Perry also called for the breaking of the nuclear triad by dismantling the intercontinental ballistic missile (ICBM) stockpile.
"We're now at the precipice, maybe I should say the brink, of a new nuclear arms race," Perry said at an event hosted by the Defense Writer's Group. "This arms race will be at least as expensive as the arms race we had during the Cold War, which is a lot of money."
The Pentagon is starting a major overhaul of its nuclear triad, made up of bomber, submarine and ICBM nuclear options. The Air Force is starting work on its Long Range Strike-Bomber (LRS-B) program, a conventional bomber that later could be nuclear-certified; it is also planning a new version of the ICBM. Meanwhile, the Navy is figuring out funding plans for the Ohio-class submarine nuclear replacement program.
In an August assessment, the Center for Strategic and Budgetary Assessments projects that it will cost more than $700 billion over the next 25 years to recapitalize the nuclear triad.
To Perry, who served in a number of Pentagon positions before becoming the 19th US secretary of defense under President Bill Clinton, spending that money is foolish when the US is both short of cash for other programs and capable of a robust nuclear deterrence already.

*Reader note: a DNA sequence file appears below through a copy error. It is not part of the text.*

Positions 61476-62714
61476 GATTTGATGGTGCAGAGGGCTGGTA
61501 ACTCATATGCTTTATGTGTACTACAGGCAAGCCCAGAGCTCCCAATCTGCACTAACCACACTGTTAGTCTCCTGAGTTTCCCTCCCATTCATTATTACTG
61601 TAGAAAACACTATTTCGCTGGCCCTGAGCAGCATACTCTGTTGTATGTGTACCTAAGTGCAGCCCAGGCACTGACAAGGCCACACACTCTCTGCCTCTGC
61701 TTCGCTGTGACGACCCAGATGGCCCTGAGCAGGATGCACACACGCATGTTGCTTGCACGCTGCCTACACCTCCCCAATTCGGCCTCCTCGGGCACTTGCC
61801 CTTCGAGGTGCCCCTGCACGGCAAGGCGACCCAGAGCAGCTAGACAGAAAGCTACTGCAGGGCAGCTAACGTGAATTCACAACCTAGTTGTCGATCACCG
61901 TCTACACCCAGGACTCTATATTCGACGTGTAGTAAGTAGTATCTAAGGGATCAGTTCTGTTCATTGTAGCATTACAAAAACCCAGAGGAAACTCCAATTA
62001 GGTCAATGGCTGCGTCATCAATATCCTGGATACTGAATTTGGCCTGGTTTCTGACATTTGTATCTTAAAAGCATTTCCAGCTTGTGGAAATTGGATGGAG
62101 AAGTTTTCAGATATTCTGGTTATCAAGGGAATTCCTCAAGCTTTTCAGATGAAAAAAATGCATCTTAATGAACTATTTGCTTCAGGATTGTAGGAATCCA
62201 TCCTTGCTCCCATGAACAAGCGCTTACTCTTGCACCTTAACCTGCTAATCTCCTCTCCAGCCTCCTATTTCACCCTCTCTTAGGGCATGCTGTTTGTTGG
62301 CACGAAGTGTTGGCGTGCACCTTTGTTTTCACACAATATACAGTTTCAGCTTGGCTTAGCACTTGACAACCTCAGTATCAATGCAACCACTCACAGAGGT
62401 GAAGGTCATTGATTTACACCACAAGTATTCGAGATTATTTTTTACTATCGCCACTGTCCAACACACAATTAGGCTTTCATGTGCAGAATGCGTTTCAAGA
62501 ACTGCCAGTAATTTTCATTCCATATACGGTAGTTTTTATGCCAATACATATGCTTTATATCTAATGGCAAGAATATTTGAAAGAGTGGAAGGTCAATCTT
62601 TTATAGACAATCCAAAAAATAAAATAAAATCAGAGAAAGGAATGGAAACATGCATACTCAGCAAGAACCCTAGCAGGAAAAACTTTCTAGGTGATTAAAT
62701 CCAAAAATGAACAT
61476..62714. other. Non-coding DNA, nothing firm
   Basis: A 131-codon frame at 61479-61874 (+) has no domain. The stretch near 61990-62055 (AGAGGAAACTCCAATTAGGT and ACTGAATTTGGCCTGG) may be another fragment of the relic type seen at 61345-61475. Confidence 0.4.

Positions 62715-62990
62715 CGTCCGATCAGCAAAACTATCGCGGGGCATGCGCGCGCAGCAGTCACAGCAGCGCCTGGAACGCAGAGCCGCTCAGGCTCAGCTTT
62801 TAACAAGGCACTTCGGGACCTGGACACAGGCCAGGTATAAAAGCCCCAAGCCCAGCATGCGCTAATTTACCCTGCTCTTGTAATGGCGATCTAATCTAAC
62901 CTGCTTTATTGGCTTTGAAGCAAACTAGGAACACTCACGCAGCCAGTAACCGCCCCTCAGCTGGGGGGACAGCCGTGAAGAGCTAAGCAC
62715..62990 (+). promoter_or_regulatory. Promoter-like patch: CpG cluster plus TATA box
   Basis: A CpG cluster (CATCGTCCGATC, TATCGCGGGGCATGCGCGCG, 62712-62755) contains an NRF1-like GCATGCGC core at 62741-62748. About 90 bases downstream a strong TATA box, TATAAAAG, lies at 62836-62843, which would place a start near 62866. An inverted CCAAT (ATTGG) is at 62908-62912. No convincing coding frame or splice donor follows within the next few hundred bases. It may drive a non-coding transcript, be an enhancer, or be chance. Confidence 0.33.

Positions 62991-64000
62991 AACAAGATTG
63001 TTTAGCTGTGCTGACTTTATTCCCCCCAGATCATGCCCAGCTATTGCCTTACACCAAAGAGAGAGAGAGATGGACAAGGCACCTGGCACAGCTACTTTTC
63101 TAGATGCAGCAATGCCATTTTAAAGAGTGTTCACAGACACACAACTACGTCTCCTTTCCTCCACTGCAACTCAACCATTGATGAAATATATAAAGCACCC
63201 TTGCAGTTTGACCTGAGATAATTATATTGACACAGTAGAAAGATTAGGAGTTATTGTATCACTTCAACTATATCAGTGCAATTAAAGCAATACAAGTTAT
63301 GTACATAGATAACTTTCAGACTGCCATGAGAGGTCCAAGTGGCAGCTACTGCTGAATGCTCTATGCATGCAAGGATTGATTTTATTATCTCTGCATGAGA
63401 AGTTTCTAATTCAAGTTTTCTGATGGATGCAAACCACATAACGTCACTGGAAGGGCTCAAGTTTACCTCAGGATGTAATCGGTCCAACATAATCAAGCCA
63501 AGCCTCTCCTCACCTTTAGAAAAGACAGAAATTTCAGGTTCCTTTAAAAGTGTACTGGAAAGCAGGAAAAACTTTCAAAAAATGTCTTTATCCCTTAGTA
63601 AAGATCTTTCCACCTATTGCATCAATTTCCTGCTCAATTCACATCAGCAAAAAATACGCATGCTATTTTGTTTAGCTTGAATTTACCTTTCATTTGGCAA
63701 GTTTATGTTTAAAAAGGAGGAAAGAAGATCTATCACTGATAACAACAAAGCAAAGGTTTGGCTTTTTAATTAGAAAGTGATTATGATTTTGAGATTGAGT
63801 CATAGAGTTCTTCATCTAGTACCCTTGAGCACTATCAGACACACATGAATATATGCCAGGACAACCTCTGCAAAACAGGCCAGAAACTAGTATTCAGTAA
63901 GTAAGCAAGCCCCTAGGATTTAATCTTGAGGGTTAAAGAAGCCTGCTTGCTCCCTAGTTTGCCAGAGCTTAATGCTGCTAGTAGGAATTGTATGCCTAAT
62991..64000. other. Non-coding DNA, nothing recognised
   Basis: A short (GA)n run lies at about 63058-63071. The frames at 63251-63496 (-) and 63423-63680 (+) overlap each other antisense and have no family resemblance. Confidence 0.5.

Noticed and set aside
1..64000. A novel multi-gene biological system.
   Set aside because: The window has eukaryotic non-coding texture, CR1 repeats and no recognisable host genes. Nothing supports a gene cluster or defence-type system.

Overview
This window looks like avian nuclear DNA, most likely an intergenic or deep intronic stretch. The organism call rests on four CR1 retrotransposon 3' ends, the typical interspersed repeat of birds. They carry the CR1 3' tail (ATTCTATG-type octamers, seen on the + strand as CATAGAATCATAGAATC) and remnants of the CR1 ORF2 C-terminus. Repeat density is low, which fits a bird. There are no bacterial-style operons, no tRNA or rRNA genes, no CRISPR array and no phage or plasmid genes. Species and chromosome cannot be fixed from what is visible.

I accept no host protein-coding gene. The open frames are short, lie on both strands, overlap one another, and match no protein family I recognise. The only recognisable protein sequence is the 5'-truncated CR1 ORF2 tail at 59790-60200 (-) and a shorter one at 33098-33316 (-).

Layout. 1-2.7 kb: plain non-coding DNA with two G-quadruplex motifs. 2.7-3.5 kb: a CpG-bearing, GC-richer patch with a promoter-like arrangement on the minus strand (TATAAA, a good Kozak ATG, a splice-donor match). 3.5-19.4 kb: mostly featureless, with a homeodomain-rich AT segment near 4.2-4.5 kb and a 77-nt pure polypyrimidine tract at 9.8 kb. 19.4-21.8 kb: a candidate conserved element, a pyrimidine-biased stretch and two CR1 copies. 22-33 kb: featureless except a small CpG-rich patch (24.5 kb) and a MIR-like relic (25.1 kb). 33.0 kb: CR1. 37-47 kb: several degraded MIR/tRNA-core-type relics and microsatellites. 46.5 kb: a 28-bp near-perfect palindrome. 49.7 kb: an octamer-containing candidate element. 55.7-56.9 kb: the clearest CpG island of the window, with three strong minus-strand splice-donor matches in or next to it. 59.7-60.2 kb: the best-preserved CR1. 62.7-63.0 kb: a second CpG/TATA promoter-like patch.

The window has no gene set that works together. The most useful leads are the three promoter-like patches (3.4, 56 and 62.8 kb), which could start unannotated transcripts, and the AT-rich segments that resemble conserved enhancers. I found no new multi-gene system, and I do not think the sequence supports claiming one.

The risk of nuclear war is exacerbated by the dismantling of the relationship between Russia and the US that had been formed after the fall of the Soviet Union. Without clear military-to-military communication between those two nations, the risk of an accidental conflict increases.
"Today, probably I would not have said this 10 years ago, but today we now face the kind of dangers of a nuclear event like we had during the Cold War, an accidental war," he said.
"I see an imperative," Perry added, "to stop this damn nuclear arms race from accelerating again."
The greatest source of that danger, to Perry's mind, are the ICBMs, which he said are simply too easy to launch on bad information and would be the most likely source of an accidental nuclear war. He referred to the ICBM as "destabilizing" in that it invites an attack from another power.
ICBMs "aren't necessary … they're not needed. Any reasonable definition of deterrence will not require that third leg," Perry concluded.
Perry did note that he supported the LRS-B and submarine programs as they can service non-nuclear missions as well.
Aaron Mehta was deputy editor and senior Pentagon correspondent for Defense News, covering policy, strategy and acquisition at the highest levels of the Defense Department and its international partners.